It has been found to be particularly advantageous to provide the piezoelectric flexural transducer with a piezoelectric multi-layer body, in the case of which the layer thickness of the individual piezoelectric material layers is 25 μm at the most, a thickness range between 14 μm and 20 μm being recommended, the most preferred layer thickness being 17 μm. This results a low voltage multi-layer structure having extremely thin layers and accordingly a much reduced component drive voltage, which is substantially less than the state of the art component voltages in the range above 60 volts. Accordingly the structural complexity of the circuits necessary for voltage conversion is also reduced, this simplifying the integration in the piezoelectric flexural transducer in accordance with the invention even more. Moreover, there is the advantage that design standards applying for the high voltage range are no longer relevant and accordingly a greater variety of design possibilities is opened up for the placement of wiring and the design of the housing in the piezoelectric flexural transducer or, respectively, equipment fitted with it. Nevertheless sufficient electrical field strength is achieved in the piezoelectric material and, as having regard to the overall size, larger setting forces and larger displacements are possible.
Further advantageous developments of the invention are defined in the dependent claims.
At least one of the integrated electronic components may form part of a voltage converter circuit, a current limiting circuit or a charging and discharging circuit or directly itself constitute one such circuit.
At least one such sensor component may be constituted by a displacement sensor responsive to deflection or displacement of the flexural transducer, for example in the form of a strain gage strip (DMS), by one or more piezoelectric material layers or by inductive pickups and coils. A substantial advantage of a displacement sensor integrated in the support material or in the piezoelectric material lies in the possibility of use in the case of systematic follow-up of the actuator's displacement for the compensation of the piezoelectric relaxation and drift effects. This renders possible control applications with long term stability. A further possibility of use is functional monitoring of the setting element.
Furthermore additional sensors of an desired type and structure may be integrated in the system, for example force, acceleration or temperature sensors.
The integration of one or more electronic and/or sensor components in the support body may be performed particularly simply, if the support body is designed in the form of a multi-layer body having at least two superposed support body layers, the layer planes of the support body being preferably parallel to those of the piezoelectric material layer and the respective components being able to be placed betwixt two respective neighboring layers of the support body.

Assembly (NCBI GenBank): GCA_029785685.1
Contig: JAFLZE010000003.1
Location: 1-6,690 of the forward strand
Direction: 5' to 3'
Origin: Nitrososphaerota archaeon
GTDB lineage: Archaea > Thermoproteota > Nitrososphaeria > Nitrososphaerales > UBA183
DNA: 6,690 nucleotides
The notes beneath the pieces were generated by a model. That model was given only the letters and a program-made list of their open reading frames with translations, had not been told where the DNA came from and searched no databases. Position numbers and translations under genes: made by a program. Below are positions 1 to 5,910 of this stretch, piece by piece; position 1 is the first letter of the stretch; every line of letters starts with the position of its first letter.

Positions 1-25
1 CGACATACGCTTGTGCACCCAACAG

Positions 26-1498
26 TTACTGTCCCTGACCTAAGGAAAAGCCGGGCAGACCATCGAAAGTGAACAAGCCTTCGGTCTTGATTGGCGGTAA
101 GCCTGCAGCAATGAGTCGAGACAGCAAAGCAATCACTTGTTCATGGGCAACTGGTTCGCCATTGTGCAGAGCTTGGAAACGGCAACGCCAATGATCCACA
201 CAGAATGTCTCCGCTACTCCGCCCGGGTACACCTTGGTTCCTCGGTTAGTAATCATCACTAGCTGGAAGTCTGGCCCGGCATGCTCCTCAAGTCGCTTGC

In order to be able to provide the electrical conductors required for the control of the piezoelectric multi-layer body and furthermore for the operation of any sensor systems present with an optimum distribution on the support body, the electrical conductors present are preferably arranged in different component carrying planes of the support body, the mutual connection being produced by means of one or more metal lined holes or metal filled holes, so-called vias, which extend athwart the fitting planes. In the case of a support body produced using multi-layer body technology electrical conductors may be provided both between neighboring layers of the support body and also on the outer face of the outer support body layers, electrical conductors, which are located on either side of a support body layer, being able to be contacted by means of metal lined holes or metal filled holes, which merely extend through the respective support body layer.
This structure is more especially advantageous when the piezoelectric flexural transducer possesses a so-called trimorphous form, the support body being fitted with two piezoelectric bodies, which are set on two mutually remote longitudinal sides of the support body. In this case the two piezoelectric bodies are preferably designed in the form of piezoelectric multi-layer bodies of the above mentioned type in order to render possible a forced displacement of the piezoelectric flexural transducer in two mutually opposite directions on the basis of the above mentioned advantages. The design may be such that the trimorphous flexural transducer has a middle layer in the form of a fiber composite—in conjunction with flexible printed wiring layers as a contact means with the active piezoelectric material layers, with the sensor system and/or with the electrical circuitry. With a suitable selection of materials having suitable coefficients of thermal expansion a systematic reduction of thermal drift is obtainable. One example for this is the systematic incorporation of copper layers in the overall structure of the actuator. In addition the reduction in thermal drift the copper layers may also be utilized to set the specific mechanical properties such as displacement and setting force and furthermore for contacting the active piezoelectric material layers, the integrated sensors and/or the electronic circuitry.